Free economics resources on-line

Here is a bleg from Austin Frakt:

I’m looking for free or cheap, but good, resources on economics, ones people might use for self-education. I’ve listed some about which I’m aware below, though I haven’t looked in detail at all of them, so the extent to which they—or that to which they link—are “good” is not fully known to me. I’m specifically not looking for health economics, and my interest is a bit tilted toward micro vs. macro, but not strongly. Nevertheless, if you’re aware of good stuff in the econ realm of any flavor, or have used any of the following, let me know what you think.

Though they can be high-cost if bought new, feel free to mention textbooks you like. Sometimes one can find them used or older editions for prices that someone intending to self-educate might pay. For what it’s worth, the texts I’ve read most closely are by Cowen and Tabarrok. I was impressed by their micro book and also enjoyed their macro one, some of my thoughts on which are here. Also, I’ve read and contributed to Health Economics, by Santerre and Neun. With that bias in mind, I recommend it.

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Here is a free economics resources page from Walter Antoniotti.  Alex recommends this Preston McAfee text.

Comments

this is the best free online econ resource i know of: http://www.marxists.org/archive/marx/works/cw/index.htm

That Karl has always had that sense of humor.....

Is Khan Academy too obvious?

https://www.khanacademy.org/economics-finance-domain/microeconomics
https://www.khanacademy.org/economics-finance-domain/macroeconomics
https://www.khanacademy.org/economics-finance-domain/core-finance
https://www.khanacademy.org/economics-finance-domain/core-finance/current-economics

Can't say how could they are.

Can’t say how good they are.

If you want libros gratis, and many best sellers, try this Russian site, with the URL having the letters are shifted by one. That is, an "a" would become a "b" an a "M" would become an "N": iuuq://fo.cpplgj.psh/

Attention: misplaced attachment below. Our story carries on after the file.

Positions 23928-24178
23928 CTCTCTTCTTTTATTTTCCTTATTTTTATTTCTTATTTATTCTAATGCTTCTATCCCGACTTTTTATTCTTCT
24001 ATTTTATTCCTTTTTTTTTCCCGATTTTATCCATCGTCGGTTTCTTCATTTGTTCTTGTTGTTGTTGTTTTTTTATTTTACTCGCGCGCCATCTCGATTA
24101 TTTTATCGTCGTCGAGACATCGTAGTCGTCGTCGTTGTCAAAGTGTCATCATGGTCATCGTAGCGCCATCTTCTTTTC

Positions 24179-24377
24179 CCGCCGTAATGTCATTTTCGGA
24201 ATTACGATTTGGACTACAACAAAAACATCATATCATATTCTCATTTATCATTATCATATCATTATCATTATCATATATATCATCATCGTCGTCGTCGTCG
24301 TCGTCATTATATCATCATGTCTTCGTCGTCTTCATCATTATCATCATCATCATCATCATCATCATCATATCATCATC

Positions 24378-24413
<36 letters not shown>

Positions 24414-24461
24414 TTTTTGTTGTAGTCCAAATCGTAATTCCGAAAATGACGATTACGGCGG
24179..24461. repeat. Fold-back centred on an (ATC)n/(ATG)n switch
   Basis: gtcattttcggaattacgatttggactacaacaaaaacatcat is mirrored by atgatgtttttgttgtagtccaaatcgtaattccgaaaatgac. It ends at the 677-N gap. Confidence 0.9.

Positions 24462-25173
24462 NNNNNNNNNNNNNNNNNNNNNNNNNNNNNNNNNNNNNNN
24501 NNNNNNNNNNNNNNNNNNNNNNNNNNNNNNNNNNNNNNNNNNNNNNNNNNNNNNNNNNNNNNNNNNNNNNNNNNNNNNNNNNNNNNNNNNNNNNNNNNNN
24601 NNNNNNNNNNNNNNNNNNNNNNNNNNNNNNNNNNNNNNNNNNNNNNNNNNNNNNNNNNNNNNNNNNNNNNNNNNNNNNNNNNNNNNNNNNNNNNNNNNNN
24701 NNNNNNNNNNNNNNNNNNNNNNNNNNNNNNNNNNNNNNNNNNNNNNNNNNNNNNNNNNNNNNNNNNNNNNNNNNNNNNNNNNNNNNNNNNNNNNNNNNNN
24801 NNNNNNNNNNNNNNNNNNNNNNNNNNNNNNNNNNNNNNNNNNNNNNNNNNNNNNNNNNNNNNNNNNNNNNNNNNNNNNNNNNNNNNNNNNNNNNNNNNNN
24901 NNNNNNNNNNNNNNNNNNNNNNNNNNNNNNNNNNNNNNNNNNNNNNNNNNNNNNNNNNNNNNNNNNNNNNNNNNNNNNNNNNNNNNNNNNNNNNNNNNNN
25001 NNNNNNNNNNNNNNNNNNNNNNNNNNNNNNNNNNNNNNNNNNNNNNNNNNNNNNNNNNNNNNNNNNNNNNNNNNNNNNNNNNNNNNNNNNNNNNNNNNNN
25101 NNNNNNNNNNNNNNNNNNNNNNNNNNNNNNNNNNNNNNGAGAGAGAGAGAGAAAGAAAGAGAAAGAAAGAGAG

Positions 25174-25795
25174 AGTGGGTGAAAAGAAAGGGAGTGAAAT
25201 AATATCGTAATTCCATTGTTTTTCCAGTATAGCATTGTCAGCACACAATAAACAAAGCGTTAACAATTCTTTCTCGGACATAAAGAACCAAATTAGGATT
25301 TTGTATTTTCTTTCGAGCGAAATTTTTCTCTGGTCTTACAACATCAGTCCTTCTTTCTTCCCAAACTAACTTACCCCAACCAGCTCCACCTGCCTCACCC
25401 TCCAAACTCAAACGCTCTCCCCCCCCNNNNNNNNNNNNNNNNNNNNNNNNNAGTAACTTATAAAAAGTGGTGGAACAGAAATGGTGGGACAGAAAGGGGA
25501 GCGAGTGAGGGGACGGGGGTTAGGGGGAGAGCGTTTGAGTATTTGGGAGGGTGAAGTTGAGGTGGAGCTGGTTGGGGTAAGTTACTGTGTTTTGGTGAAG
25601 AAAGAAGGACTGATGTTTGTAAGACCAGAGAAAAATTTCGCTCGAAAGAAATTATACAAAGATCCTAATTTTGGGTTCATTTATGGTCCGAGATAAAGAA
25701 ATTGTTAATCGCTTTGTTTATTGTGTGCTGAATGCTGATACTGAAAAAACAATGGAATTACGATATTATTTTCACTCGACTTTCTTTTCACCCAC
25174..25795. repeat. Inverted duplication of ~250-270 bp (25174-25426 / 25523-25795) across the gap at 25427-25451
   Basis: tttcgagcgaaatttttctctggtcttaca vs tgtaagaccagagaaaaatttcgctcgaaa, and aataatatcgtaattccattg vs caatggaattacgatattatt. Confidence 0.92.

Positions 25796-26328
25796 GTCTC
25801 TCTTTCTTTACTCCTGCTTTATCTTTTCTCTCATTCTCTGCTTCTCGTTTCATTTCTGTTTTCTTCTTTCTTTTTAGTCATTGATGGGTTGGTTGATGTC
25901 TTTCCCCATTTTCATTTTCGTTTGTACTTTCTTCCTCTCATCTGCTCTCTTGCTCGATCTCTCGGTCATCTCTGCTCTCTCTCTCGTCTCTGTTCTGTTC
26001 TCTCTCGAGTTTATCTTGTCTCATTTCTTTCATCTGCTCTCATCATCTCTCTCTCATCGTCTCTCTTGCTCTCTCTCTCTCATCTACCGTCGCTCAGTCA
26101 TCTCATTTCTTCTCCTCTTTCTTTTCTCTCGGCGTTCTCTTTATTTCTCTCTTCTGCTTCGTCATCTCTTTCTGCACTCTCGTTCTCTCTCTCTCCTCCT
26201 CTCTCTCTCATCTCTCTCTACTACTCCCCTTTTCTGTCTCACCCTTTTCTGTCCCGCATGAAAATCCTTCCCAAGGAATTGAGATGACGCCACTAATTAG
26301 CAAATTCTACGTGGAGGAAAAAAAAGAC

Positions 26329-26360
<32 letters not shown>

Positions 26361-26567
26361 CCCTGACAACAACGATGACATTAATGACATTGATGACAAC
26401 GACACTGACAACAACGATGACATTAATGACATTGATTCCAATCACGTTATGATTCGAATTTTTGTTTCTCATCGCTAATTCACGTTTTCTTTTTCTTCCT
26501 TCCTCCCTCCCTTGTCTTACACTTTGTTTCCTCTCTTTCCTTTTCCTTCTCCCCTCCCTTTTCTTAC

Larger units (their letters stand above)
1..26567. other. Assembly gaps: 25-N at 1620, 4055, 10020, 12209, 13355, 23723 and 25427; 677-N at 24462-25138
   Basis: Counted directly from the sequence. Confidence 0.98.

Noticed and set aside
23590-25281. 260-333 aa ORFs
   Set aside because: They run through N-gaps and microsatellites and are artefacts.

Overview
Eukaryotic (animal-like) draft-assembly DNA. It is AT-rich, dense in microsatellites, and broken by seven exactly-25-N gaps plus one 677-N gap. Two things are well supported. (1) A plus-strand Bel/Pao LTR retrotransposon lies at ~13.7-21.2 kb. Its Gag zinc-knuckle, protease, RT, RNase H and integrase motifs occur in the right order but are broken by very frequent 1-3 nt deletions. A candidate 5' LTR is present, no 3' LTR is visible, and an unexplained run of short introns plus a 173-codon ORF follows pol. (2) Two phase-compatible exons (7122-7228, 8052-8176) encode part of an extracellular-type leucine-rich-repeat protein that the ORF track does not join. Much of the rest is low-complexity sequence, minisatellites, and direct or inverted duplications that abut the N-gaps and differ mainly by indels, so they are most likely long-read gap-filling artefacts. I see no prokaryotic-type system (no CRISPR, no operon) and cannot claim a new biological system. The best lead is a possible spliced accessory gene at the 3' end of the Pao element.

I am not promoting copyright infringement. Besides some of the works on this site are in the public domain. Anyway it is fair use somehow.

How about a Wall Street Journal subscription? Too applied?

Rahul,

The WSJ is a resource for learning business, not economics. Years ago (many), The Economist used to publish "schools briefs". These were actual tutorials in economics. For example, they taught (among many other things), national income accounting.

See "Explaining the schools briefs" (http://www.economist.com/news/schoolsbrief/21584533-schools-briefs)

"This series of schools briefs revives The Economist’s occasional primers on topical subjects. The first series (published in 1975, on "Managing the British Economy") was intended to help British economics students prepare for school leaving exams, though we hoped it would also be of wider use. Subsequent subjects ranged widely, from American government to science. We last published a schools brief in 1999. It was on finance, and concluded: "Some of the new financial technologies are, in effect, efforts to bottle up considerable uncertainties. If they work, the world economy will be more stable. If not, an economic disaster might ensue.""

I probably read them from 1975 to 1999. Apparently, they are restarting. The last sentence is a hoot.

Vox?

Coursera and Yale.oyc.edu, and ITunes U econ courses from U California, etc. too numerous to mention.

Short, quick, simple (simplistic?), diagrammatic, cheap and clear explanation of Modern Monetary Theory (MMT).

http://www.amazon.com/DIAGRAMS-DOLLARS-Modern-Money-Illustrated-ebook/dp/B00HUF6POI/ref=sr_1_6?s=digital-text&ie=UTF8&qid=1392120450&sr=1-6&keywords=Alt

lff

We have a macro book that we use for MBA and undergrad courses. International scope, data emphasis. Posted free online, $9 at Amazon. Stata code for figures. Links near the top of

https://sites.google.com/site/nyusternglobal/home/outline
http://www.stern.nyu.edu/GEMatter

Not ours, but see also OTexts: https://www.otexts.org/

Here's a nice Wikiversity presentation of Mankiw's 10 principles of economics.

http://en.wikiversity.org/wiki/10_Principles_of_Economics

David Andolfatto has a macro textbook. The macro class in the MA program at Mason used it last year.

http://mpra.ub.uni-muenchen.de/6403/

This used to be the most comprehensive list of resources:

http://rfe.org/

Obstfeld & Rogoff - Foundations of International Macroeconomics is available in .pdf on the first page of google results.

Closely related: Paddy Hirsch's series of short videos targeted at explaining single economic and financial concepts like derivatives, currencies, inflation, the Fed, Volcker Rule, CDOs, repos, shadow banking... etc using a whiteboard and storytelling.

The url:

http://www.marketplace.org/topics/business/whiteboard

http://ingrimayne.com/econ/index.htm is a pair of online courses on micro and macro. I worked through both and learned a lot.

I found my copy of the previous edition of Mankiw in the trash. Value for money unbeatable!

ART, CELEBRITIES, REVIEWS AND MORE!

http://www.trevorjohn.blogspot.com .

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